Sunday, November 3, 2013

More districts opt out of Race to the Top but NYSED insists their personal student data will "travel" anyway -- without their consent

UPDATE: 11/11/13 We are now keeping a list of the growing number of districts opting out of Race to the Top funding and data dashboards, hoping to protect student privacy. Please let us know at if you have additions or corrections.

I wonder if any NY district Superintendent is refusing to share with the state the personally identifiable details described below, including student disabilities and disciplinary records, knowing that they will be disclosed to inBloom and dashboard vendors, despite the lack of parent consent.  Please let me know at if your district is considering holding back this data from the state, has joined the growing list of RTTT opt outs, or has written a letter to inBloom, like this one, demanding their data be deleted.

There’s a good article in today’s Buffalo News, about at least two more NY school districts upstate, Williamsville and West Seneca, that have decided to turn down Race to the Top funds to try to protect their students’ privacy, joining the growing list of suburban districts that have already announced this. 
Here are just some of the districts that have announced their withdrawal so far:  Spackenkill (See here); Hyde Park ( here); Pleasantville ( here); Comsewogue (here); Rye Neck,  Pelham, Pocantico Hills, Hastings-on-Hudson, and Mount Pleasant(here)  Districts considering doing the same include Dobbs Ferry, and South Orangetown (here).  (Thanks to No DATA NY blog).
According to an article in Capital NY, 90% of the state’s 700 districts were originally participating in the RTTT program, and of these, one fourth of them, or about 160, failed to sign up for dashboards by the official deadline of October 30.
This is despite the fact that Ken Wagner of NYSED has made it clear, including again in the Buffalo News, that this does NOT mean the state will spare their personal student data from being shared with inBloom and via inBloom with the dashboard companies.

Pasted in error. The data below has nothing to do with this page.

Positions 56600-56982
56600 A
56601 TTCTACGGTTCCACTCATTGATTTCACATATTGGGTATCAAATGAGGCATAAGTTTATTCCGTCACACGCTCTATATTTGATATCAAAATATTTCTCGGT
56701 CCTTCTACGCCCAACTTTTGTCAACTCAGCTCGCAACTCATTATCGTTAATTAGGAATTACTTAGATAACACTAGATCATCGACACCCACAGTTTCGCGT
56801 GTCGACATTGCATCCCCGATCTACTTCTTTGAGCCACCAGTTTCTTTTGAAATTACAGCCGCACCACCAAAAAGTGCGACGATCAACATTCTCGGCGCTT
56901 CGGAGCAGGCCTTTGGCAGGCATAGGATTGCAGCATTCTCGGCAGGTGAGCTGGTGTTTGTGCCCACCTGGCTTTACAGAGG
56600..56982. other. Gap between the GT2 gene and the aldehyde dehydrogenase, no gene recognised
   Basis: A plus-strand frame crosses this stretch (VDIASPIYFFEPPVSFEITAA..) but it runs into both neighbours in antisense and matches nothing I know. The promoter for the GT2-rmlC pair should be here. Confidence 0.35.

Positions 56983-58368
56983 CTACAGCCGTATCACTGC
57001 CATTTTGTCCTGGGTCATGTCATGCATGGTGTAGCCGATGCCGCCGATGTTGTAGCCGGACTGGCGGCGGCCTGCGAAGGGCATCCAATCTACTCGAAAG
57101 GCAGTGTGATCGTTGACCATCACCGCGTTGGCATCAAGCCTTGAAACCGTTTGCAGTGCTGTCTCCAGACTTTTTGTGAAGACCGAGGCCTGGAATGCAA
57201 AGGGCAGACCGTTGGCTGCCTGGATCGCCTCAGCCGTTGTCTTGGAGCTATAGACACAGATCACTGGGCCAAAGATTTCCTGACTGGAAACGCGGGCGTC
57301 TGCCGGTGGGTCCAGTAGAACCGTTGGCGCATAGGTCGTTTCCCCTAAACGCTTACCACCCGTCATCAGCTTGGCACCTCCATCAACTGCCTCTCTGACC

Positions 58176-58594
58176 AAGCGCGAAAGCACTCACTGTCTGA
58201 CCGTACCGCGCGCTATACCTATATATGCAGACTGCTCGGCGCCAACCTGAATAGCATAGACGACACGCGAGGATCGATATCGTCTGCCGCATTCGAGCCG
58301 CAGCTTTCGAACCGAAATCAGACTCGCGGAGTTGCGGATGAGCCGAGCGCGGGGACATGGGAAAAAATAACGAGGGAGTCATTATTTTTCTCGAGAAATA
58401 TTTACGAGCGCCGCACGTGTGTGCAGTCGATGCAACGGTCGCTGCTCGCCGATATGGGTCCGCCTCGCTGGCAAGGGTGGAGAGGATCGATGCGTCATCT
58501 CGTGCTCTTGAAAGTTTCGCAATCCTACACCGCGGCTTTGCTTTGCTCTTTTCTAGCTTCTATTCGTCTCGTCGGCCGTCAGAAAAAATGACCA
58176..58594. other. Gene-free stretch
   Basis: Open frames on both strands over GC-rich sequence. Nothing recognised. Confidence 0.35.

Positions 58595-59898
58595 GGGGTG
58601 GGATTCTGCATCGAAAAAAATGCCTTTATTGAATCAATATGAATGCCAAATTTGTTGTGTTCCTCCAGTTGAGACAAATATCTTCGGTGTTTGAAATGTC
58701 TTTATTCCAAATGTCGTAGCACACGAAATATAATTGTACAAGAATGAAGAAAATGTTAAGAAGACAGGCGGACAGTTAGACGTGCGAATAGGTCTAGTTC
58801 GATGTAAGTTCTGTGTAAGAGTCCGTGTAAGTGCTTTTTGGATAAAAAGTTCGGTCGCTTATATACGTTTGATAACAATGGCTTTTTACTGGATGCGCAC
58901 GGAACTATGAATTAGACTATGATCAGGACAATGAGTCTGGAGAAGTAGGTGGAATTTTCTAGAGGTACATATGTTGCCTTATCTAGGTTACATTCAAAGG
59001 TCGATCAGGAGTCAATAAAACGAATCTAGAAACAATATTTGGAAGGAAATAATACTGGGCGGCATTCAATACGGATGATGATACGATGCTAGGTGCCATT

One recourse that people are saying is, ‘OK, then let us at least opt out of Race to the Top,’ ” Wagner said. “That is, of course, an option, but unfortunately, I don’t think it’s going to answer their particular question, which is, does that mean my data won’t travel? The answer to that is, yes, the data will still travel.”
Though he is clear about this, he doesn’t explain why inBloom needs this data if a district doesn’t want the dashboards.  A suggestion is provided here, in NYSED’s updated FAQ: “NYSED will provide statewide data to inBloom so that dashboard providers may meet their contract requirements.”
Though Wagner doesn't explain what contract requirements are meant here, reporters say that the state has indicated that inBloom, as well as the three dashboards companies, including Datacation, E-Scholar, and SchoolNet/Pearson, need statewide personalized student data, so they can do comparisons of achievement data of “selected sets of students,” based on their demographic, discipline and disability status.  Yet why ANY individual, personalized student data is necessary for this goal is beyond me.  Such comparisons are commonly done and are already widely available through de-identified aggregated student data.  
Even more obfuscation from Wagner is quoted in the Buffalo News:
“Wagner said the parent information would be used to verify the identity of a parent. The details of a student suspension or disability are not required to be submitted.” 
This depends on what you mean by “details”; according to NYSED's data dictionary every student’s disability diagnosis IS required to be submitted to the state, which in turn will be shared with inBloom and apparently all the dashboard companies, as well as any special education services he or she  receives.  Highly sensitive information will also apparently include whether the parent is a “displaced homemaker, whether the student is an immigrant and/or a pregnant teen.
NYSED has demanded more and more personal student data  in recent years, as the article makes clear, all of which is apparently to be shared with inBloom and the dashboard companies.  Moreover, King is encouraging districts to disclose even hundreds of more details pertaining to a child’s disabilities, behaviors, learning style, health conditions, and disciplinary issues– to help vendors data-mine and develop their software products. 
Meanwhile, some legal experts say that according to FERPA, the district not the state is the controlling party for the use of personal student data.  NYSED’s contract with inBloom seems to admit this, as it appears to allow districts to opt out of inBloom’s data bank, though the state has denied districts this right. See this Suffolk Times article about Southhold’s Superintendent letter to inBloom, citing the state’s contract and demanding that their student data be deleted. 
Indeed, from the beginning New York has been the only inBloom “partner” out of the nine original states that refused to allow districts to decide whether they wanted to participate in data-sharing with inBloom or not, and is still the only state sharing data with Bloom regardless of district consent.
Jefferson Co, the only participating district in Colorado, is refraining from sharing ANY disciplinary data with inBloom and is allowing parents to opt out.  Illinois is allowing districts to decide for themselves.
Meanwhile, even the Medicaid forms that NYC uses to obtain federal reimbursement for students’ special education services require a signed parental consent; so why doesn’t sharing this very same information with private vendors require the same consent?

1 comment:

Heather Ann said...

Excellent post, thank you so much!